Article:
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Frank Morgan's Math Chat - WHY IS THE MATHEMATICIAN SO MESSY?

May 6, 1999

VIENNESE COMPANY TO REUSE 1972 CALENDAR IN 2000. After our last column about 2000 having the same calendar as 1972, 1944, and 1916, J. Ernst Oberklammer wrote that "a Viennese electricity-supply company will be using the calendar of 1972 in the year 2000 in its computer system because many of their hardware components have to be replaced within the next ten years anyway (and it would be too costly to replace them now, and again in a few years, or so)."

OLD CHALLENGE. A physicist and a mathematician can clean a house in 6 hours; an engineer and the mathematician in 3 hours; and the physicist and the engineer in 1 hour and 12 minutes. How long would it take the physicist alone?

ANSWER (Derek Smith). Three hours. In six hours, P and M can clean 1 house, E and M can clean 2 houses, P and E can clean 5 houses, so 2P = (P + M) - (E + M) + (P + E) can clean 1-2+5 = 4 houses. Hence one physicist can clean 2 houses in six hours, or 1 house in three hours.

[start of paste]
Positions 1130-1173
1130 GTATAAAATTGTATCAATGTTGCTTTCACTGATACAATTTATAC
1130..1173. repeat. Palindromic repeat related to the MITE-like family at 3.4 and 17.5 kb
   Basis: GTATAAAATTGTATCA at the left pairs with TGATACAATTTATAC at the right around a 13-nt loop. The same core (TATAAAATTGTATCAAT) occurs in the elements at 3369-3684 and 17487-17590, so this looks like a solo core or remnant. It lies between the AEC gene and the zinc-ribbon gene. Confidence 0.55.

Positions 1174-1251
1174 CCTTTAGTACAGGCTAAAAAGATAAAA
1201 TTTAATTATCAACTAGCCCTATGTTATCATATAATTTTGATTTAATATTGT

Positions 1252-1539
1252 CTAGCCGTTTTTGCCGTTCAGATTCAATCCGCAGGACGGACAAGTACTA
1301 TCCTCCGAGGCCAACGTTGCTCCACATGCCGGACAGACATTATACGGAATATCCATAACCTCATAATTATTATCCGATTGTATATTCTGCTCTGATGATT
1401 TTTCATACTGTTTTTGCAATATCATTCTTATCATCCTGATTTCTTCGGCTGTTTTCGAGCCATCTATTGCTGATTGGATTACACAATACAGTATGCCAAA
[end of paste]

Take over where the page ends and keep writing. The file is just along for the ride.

This is faster than the physicist and mathematician working together! The mathematician must be slowing things down. Readers supply a number of different interpretations:

"With horror, we note that, as given, the mathematician's rate is actually negative; he/she must be making a mess rather than cleaning. A calumny!" -Elliot Kearsley

"El matemático es una carga." Juan José López Ordóñez, University of Granada, Spain ["Carga" is a wonderful Spanish word meaning "burden" or "millstone around their necks."]

"I have known some mathematicians like that." -Joe Shipman

"Since my wife has been telling me for many years that I actually hinder rather than help cleaning the house, I believe that my solution is correct." -Michael Marcotty

"So, why is the room most in need of cleaning in our school the Physics lab?" -Richard Ritter

I think that the best explanation comes from Al Zimmermann:

"Clearly the mathematician's conversation is so incredibly engaging as to distract any coworkers from the task at hand."

NEW CHALLENGE (John Snygg). A mathematician, lost in the desert, hears a single toot from a train due west. He knows that the train goes at constant speed in a straight line, but he forgets in which direction. What direction should he walk?

Send answers, comments, and new questions by email to Frank.Morgan@williams.edu, to be eligible for Flatland and other book awards. Winning answers will appear in the next Math Chat. Math Chat appears on the first and third Thursdays of each month. Prof. Morgan's homepage is at www.williams.edu/Mathematics/fmorgan.

Copyright 1999, Frank Morgan.

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